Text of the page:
What Informs a Woman's Decision to Breastfeed: Health Benefits or Economic Benefits?

Anderson AK*

Department of Foods and Nutrition, College of Family and Consumer Sciences, University of Georgia, 280 Dawson Hall, Athens, USA

*Corresponding Author:
Alex Kojo Anderson
Department of Foods and Nutrition
College of Family and Consumer Sciences
University of Georgia, 280 Dawson Hall
Athens, USA
Tel: 706-542-7614
E-mail: [email protected]

Received Date: November 16, 2016; Accepted Date: November 18, 2016; Published Date: November 28, 2016

Citation: Anderson AK. What Informs a Woman’s Decision to Breastfeed: Health Benefits or Economic Benefits?. J Food Nutr Popul Health. 2016, 1:1.

 
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Breastfeeding is promoted as the optimal form of nutrition for newborns by the American Academy of Pediatrics [1], Academy of Nutrition and Dietetics [2], the United States Surgeon General [3] and the World Health Organization [4]. Mothers are recommended to exclusively breastfeed the infants for the first six months without giving water, infant formula, other liquids (juices) or solids, and to continue breastfeeding with appropriate complementary foods through the first birthday of the child or second birthday and beyond [1,4]. These recommendations are based on the health benefits to the child and mother that have been documented by research studies over the years and embraced by both the scientific and lay societies. However, little emphasis is placed on the social circumstance or economic impact on mothers who choose to breastfeed and their ability to do it successfully. The impact that successful breastfeeding mothers have on productivity within the workforce and the firms/organizations they work for is unknown.

Although we have seen gradual increases in breastfeeding initiation, duration and exclusivity in the United States since the last decade [5], these rates are much lower compared to those of other developing countries and below the Healthy People 2020 breastfeeding targets. The question that begs to be asked is why this discrepancy in breastfeeding rates since the United States spends the highest per capita on healthcare compared to any other country. Does this have to do with the individual mother or laws and policies that promote or discourages breastfeeding?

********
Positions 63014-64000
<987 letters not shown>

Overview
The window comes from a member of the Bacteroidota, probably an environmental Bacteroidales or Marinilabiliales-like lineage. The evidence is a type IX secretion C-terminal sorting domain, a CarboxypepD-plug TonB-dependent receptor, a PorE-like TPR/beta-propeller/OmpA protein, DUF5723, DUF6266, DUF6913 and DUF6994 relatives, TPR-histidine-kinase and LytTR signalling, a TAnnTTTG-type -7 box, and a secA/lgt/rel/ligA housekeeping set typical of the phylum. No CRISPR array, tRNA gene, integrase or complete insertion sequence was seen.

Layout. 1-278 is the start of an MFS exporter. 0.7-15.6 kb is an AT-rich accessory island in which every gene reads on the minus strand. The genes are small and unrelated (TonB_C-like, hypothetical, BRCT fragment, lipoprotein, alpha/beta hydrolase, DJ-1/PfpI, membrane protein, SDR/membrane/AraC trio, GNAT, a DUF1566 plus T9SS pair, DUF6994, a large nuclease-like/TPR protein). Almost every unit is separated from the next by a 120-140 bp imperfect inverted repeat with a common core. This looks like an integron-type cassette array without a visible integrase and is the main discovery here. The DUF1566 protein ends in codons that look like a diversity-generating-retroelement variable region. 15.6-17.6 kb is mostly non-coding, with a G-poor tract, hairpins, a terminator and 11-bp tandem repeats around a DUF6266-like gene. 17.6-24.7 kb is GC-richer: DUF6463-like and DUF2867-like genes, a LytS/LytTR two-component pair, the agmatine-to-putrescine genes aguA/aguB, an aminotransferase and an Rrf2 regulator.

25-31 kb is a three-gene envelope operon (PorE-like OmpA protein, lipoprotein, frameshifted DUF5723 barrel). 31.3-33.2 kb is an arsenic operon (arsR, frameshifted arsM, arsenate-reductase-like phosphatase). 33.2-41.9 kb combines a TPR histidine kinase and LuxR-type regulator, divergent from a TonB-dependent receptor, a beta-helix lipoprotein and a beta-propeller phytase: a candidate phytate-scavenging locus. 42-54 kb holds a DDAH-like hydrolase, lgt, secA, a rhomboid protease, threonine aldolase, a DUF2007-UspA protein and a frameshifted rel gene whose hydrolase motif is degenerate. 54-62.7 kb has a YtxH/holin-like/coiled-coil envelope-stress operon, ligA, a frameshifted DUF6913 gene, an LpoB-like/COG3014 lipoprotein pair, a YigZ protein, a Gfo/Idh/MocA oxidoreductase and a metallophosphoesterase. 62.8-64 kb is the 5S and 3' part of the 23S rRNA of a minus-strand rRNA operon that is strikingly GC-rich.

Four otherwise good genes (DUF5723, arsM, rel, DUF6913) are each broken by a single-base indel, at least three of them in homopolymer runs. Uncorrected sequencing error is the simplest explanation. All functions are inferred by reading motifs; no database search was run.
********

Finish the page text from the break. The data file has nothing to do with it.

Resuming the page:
For a mother to be able to successfully breastfeed her child for the first six months of life, it requires time to establish her milk production to meet the needs of the child, and support from family and society. Successful breastfeeding also will require mothers to have time in the early postpartum period with their child, nurse, establish and sustain their milk production within a supportive environment. The above have been some of the reasons mothers have ascribed to their decision not to breastfeed, early introduction of complementary feeding as well as early breastfeeding cessation [6]. Even though the United States is doing well when it comes to breastfeeding promotion championed by organizations such as CDC, American Academy of Pediatrics, the Academy of Nutrition and Dietetics and the La Leche League, there are limited laws and provisions both at the state and federal levels that protect breastfeeding particularly when a working mother gives birth. Notably absent is maternity leave with some form of salary. This particularly contributes to the disparities in breastfeeding rates between the low-income versus middle-income, less educated versus the more educated, and minority versus majority racial/ethnic groups by virtue of their position within the workforce. Statistics from the United States suggest that minority racial/ethnic groups tend to be less educated and fall within the low-income brackets and also work in low paid jobs with less or no benefits and as such are less likely to take time off work after childbirth to breastfeed without compromising their household income. With the current situation of more women working outside the home, there is an urgent need for paid maternity leave, which will benefit mothers from minority racial/ethnic groups and low-income household with higher birthrate as a form of incentive to choose to follow breastfeeding recommendations and for the United States to meet its breastfeeding goals enshrined in the Health People 2020 objectives.